Citation Formats

Choi, Gloria, Liu, Yang, and Lissenden, Cliff. Higher harmonic ultrasonic guided waves for structural integrity assessment of dry storage canisters - 15381. United States: N. p., 2015. Web.
Choi, Gloria, Liu, Yang, & Lissenden, Cliff. Higher harmonic ultrasonic guided waves for structural integrity assessment of dry storage canisters - 15381. United States.
Choi, Gloria, Liu, Yang, and Lissenden, Cliff. Wed . "Higher harmonic ultrasonic guided waves for structural integrity assessment of dry storage canisters - 15381". United States.
@article{osti_22824299,
title = {Higher harmonic ultrasonic guided waves for structural integrity assessment of dry storage canisters - 15381},
author = {Choi, Gloria and Liu, Yang and Lissenden, Cliff},
abstractNote = {Dry storage of used fuel from nuclear power plants has gone from an interim storage solution to a longer-term solution, which necessitates monitoring the integrity of the stainless steel canister that confines the used fuel. Since the storage facilities are located around the country in a variety of different environments there is a wide range of degradation mechanisms that could occur over time in the cylindrical canister. One potential degradation mode that has created significant concern is stress corrosion cracking. We propose using higher harmonic ultrasonic guided waves as a tool to nondestructively inspect used fuel canisters. Higher harmonics are generated when a wave propagates through a nonlinear elastic media. These higher harmonics have been shown to be quite sensitive to microstructural features such as dislocation substructures, persistent slip bands, precipitates, etc. The use of ultrasonic guided waves to inspect the canister is attractive due to the size of the canister and the ability of guided waves to inspect a reasonably large domain relative to traditional bulk wave ultrasonics. We will highlight our recent progress on theory, numerical simulations, and laboratory experiments to develop higher harmonic guided waves as a tool to detect microstructural changes that precede macro-scale damage. Analyzed structures include plates and hollow cylinders, and we focus on localized damage initiation, as is the case for stress corrosion cracking. Recent experiments focus on using magnetostrictive transducers in activating the fundamental shear horizontal mode (SH0) and the third harmonic that is generated due to the material nonlinearity. The magnetostrictive transducer comprises a thin iron-cobalt foil, a meandering electric coil, and a permanent magnet. These transducers are inexpensive, easy to use, and are very efficient at generating shear waves. In applications where the wavelength is larger than the plate thickness, the waves are guided by the traction free boundary conditions and propagate in the plane of the plate. For this canister application, the shear horizontal waves energize the entire thickness of the canister and propagate along the shell in the direction dictated by the meander coil. Experiments indicate that magnetostrictive transducers can generate waves that propagate in plate thicknesses of 1 mm to at least 16 mm. The SH0 mode is nondispersive and generates a third harmonic of the same mode that is shown to be sensitive to localized plastic strain and unseen fatigue damage. It has a strong potential to detect the very early stages of stress corrosion cracking. Due to the geometric configuration of dry storage casks, the transducers will need to be delivered to the inspection points by a robotic system that navigates through the cask ventilation system. (authors)},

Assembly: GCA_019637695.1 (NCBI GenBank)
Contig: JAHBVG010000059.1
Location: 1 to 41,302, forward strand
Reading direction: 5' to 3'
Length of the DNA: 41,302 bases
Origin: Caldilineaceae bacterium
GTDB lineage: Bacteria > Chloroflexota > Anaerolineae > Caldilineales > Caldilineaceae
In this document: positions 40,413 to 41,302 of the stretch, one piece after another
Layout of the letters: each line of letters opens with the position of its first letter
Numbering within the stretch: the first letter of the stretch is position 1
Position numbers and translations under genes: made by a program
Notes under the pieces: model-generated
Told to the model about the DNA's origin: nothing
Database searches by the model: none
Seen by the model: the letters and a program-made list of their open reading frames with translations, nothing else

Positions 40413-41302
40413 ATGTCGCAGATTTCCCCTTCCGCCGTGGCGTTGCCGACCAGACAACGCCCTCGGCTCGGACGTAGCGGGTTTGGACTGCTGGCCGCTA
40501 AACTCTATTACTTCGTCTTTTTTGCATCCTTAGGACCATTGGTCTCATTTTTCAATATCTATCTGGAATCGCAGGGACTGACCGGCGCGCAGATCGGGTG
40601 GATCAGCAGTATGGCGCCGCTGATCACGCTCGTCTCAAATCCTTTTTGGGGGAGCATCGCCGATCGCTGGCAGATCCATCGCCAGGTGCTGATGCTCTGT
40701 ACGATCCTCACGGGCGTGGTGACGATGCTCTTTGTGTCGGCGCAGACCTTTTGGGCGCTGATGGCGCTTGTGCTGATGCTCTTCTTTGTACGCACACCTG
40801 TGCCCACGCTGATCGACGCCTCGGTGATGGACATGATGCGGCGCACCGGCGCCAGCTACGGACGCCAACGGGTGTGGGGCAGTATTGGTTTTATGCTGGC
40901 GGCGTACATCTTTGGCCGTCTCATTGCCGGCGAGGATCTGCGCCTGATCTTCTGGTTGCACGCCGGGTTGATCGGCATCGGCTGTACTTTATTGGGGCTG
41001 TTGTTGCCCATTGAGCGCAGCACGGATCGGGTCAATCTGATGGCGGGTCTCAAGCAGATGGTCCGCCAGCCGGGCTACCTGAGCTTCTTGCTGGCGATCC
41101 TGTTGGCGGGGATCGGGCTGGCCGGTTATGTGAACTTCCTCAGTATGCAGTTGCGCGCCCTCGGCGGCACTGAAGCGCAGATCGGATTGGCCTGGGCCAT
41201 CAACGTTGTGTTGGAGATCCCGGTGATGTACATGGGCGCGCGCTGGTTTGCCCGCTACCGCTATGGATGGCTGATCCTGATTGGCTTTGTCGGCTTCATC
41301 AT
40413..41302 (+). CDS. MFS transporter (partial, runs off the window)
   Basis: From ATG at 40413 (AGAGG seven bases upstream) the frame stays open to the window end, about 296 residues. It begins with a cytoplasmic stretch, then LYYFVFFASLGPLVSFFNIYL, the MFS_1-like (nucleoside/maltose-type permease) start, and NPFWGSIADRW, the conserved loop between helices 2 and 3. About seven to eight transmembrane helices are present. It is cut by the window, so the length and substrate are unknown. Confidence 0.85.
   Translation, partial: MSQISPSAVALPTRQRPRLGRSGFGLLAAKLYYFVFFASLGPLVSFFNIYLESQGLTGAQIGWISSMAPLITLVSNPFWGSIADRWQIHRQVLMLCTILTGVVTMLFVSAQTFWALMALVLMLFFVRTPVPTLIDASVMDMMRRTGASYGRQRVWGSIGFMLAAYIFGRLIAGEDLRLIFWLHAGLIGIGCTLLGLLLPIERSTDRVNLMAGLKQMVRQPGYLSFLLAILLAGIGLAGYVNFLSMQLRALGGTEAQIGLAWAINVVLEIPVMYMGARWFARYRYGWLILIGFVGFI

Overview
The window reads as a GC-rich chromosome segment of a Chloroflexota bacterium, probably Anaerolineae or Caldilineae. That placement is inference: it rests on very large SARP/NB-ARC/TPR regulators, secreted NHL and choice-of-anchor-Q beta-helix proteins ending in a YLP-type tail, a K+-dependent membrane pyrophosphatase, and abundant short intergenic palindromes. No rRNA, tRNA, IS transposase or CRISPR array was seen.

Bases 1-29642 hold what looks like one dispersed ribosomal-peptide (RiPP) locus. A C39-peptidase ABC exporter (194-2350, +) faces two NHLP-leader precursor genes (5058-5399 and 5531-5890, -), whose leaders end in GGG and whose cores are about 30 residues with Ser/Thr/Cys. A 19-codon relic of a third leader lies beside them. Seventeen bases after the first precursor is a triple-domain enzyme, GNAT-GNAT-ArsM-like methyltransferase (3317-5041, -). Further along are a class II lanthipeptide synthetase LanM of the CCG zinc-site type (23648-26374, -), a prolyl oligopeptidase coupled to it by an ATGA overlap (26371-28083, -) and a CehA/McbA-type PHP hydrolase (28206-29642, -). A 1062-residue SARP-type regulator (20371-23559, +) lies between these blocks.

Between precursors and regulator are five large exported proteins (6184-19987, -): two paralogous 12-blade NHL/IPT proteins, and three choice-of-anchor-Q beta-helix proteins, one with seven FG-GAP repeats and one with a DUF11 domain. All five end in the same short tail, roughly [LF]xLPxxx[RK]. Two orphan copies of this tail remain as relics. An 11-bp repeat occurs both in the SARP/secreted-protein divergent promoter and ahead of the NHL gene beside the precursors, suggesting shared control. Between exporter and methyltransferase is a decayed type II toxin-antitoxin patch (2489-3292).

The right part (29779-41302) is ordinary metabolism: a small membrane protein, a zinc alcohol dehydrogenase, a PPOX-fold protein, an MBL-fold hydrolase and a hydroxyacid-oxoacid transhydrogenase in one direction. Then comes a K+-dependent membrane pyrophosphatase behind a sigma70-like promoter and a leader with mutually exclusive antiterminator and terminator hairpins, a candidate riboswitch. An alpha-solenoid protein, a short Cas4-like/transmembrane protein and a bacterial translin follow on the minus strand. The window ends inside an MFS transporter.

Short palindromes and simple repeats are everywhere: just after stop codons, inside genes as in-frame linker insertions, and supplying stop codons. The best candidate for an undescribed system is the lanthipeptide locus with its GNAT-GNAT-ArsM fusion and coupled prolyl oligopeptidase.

doi = {},
url = {https://www.osti.gov/biblio/22824299}, journal = {},
number = ,
volume = ,
place = {United States},
year = {2015},
month = {7}
}